A featured short story from the Fall 2019 issue.
She took a trowel and dug. After a few minutes, Antonia disappeared into the shed and came back with a shovel. She thrust it into the ground and stomped. Deeper and deeper she dug. When she deemed it complete, she lay down, burying herself neatly with dirt.
A Points South essay from the Fall 2019 issue
This approach, of stitching different strands of colored yarn through canvas so many times that the individual strings join in a subtle and collective harmony, leads to an image made of rigorous yet soft details. Nothing is exact but everything is defined. The result is a portrait—Miller’s work is almost exclusively portraits—that from across a room is startlingly realistic and that up close, near the strands, can feel alive and uncomfortably intimate, like being so near someone’s personal affairs that fears and failures are sensed.
An installment in our weekly series, The By and By.
Below the quilt is a daybed where I would lie as a child when I was sick or restless, or just wanted my mother’s company as she worked. The lower reaches of the menagerie have become as familiar as my hand. The cricket—that cricket. Satin-stitched thorax and abdomen in brown thread on an ivory field, with legs and antennae spronging out in stem stitch. Who asked for the cricket? Was it a child?
A graphic story from the Fall 2019 issue.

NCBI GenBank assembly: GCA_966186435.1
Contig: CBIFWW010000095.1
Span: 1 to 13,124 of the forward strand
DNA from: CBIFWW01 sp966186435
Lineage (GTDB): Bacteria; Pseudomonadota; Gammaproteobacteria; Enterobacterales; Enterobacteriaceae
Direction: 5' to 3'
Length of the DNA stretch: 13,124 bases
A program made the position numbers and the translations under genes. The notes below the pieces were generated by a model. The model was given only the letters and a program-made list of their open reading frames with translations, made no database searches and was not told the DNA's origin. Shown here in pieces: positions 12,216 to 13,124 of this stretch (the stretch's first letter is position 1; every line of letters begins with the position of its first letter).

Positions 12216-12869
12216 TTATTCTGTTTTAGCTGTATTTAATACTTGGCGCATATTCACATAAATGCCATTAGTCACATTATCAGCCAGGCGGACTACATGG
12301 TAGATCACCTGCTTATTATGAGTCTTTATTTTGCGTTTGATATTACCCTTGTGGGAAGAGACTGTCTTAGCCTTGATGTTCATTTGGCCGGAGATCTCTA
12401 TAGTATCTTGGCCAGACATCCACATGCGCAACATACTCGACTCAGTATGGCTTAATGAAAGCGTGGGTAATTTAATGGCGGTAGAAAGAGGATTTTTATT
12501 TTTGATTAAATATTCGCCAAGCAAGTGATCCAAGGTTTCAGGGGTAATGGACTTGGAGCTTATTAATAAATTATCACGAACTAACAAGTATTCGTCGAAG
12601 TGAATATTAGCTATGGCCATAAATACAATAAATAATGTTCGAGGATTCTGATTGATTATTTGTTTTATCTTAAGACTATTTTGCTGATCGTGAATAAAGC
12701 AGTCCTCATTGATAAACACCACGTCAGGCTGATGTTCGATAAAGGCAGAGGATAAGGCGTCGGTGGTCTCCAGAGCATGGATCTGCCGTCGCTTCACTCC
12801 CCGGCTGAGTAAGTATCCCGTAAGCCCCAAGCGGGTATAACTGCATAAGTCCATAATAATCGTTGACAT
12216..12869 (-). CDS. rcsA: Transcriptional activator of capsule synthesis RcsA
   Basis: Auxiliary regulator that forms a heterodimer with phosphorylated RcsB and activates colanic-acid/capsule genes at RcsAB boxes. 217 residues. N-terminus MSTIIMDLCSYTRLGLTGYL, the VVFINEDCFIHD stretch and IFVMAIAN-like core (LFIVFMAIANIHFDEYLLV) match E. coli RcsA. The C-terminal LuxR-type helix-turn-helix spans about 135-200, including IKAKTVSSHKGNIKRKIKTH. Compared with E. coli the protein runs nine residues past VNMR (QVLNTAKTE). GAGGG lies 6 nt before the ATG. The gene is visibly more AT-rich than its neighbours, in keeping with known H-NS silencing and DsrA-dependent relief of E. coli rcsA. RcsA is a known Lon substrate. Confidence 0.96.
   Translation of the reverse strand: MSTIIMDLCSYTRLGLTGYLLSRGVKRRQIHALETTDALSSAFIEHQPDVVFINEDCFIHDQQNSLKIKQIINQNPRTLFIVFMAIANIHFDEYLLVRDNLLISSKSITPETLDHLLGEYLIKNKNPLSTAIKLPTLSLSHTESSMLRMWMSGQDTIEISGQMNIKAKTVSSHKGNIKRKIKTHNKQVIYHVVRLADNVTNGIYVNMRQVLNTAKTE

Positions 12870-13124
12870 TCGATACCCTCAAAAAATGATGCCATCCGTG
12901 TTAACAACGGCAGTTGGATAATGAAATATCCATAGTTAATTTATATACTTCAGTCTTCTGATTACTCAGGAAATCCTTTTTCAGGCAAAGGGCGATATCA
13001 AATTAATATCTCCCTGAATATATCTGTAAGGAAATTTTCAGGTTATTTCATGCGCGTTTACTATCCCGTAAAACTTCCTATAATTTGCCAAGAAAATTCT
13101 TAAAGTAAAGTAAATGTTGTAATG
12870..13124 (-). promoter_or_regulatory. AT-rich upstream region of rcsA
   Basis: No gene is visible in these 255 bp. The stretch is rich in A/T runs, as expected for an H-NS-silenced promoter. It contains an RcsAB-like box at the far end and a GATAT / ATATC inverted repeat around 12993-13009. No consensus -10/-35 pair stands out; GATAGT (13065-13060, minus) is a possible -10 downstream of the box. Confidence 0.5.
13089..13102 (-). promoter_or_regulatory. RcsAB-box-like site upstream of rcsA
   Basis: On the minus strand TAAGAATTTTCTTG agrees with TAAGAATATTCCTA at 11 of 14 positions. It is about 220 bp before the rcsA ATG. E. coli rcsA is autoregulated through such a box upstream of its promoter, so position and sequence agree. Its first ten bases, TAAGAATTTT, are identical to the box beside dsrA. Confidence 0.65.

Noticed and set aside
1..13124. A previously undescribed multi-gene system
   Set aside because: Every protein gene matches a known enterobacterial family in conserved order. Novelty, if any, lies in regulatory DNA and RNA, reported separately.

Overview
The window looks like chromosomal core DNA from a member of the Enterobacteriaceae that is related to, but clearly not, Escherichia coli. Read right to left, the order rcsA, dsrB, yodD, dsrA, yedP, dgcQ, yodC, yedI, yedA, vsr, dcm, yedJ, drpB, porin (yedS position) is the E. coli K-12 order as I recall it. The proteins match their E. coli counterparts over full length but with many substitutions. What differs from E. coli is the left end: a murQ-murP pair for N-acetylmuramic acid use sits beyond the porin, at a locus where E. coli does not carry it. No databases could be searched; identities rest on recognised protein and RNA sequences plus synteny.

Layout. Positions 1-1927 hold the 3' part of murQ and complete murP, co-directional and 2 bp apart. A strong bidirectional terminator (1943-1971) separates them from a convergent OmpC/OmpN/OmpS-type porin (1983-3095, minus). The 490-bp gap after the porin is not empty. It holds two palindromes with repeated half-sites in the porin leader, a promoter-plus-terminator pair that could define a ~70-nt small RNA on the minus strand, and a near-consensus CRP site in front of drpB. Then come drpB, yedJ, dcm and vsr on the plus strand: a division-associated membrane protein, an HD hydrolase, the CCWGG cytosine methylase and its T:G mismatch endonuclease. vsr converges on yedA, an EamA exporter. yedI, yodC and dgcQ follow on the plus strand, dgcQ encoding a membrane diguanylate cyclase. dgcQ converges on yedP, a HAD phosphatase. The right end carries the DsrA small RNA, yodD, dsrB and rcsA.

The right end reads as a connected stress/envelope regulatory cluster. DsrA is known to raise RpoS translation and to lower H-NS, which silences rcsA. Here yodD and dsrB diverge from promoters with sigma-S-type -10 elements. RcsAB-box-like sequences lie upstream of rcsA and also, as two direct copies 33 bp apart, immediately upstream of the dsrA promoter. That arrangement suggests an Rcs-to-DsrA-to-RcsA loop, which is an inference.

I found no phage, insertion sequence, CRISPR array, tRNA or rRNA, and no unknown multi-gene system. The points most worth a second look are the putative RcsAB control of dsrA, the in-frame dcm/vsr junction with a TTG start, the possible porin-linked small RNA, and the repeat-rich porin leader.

Like many cities, Little Rock is a place of ghosts. The dead hover and haunt, though their stories often go untold. This story is a work of fiction inspired by some of those ghosts, who lived a tale the city tried to forget—of the mob and cops and gamblers, the good and the bad, and the hazy in-between. The violence they knew was real and ugly, with consequences, not a thing to be celebrated or courted. In those days it was impossible to escape. The story begins with a man named Gideon, back home from World War II . . .
A review of Scott Avett’s debut museum exhibition at the North Carolina Museum of Art.
While Avett is far better-known as a musician than a painter—the Avett Brothers’ new album Closer Than Together just debuted at #28 on the Billboard 200 chart—he does not think of either pursuit as being secondary. Pretty much the same amount of time and effort goes into both.
Could Lucy Negro Redux beckon a new era for ballet?—an Omnivore essay from the Fall 2019 issue.
I believe artwork is more interesting—and will invite new audiences—when a wide swath of people are allowed to tell a variety of stories. There’s just one issue here: most ballet audiences don’t come to the theater to think about representation. Ballet is a form of escapist entertainment that celebrates the athletic prowess of the human body, and the fact is, the bodies on stage are usually white.
A selection of short stories in the Fall 2019 issue
He had witnessed her appearance a few minutes earlier. Instantly he had known, from the way her pieces sifted together, that she was a ghost, though he had never seen a ghost before, nor indeed believed in them. Nervously he called her over to his cart.
Little Rock, Arkansas' South Main (SoMa) neighborhood has a special friend. The friendly, yellow face of Cosmo—a loveable cornbread skillet—is a common sight around town. Since 2011, the Arkansas Cornbread Festival, a community development fête, has evolved into one of the region's most anticipated events.
An excerpt from M. Randal O’Wain’s new essay collection Meander Belt.
He smiles when the lock clicks free. I know now the pleasures of pride; I can imagine the sense of accomplishment this sound must have provided my father, a thirty-year-old construction worker—keys mean trust, respect. Keys also mean home and so I follow his hand with suspicion.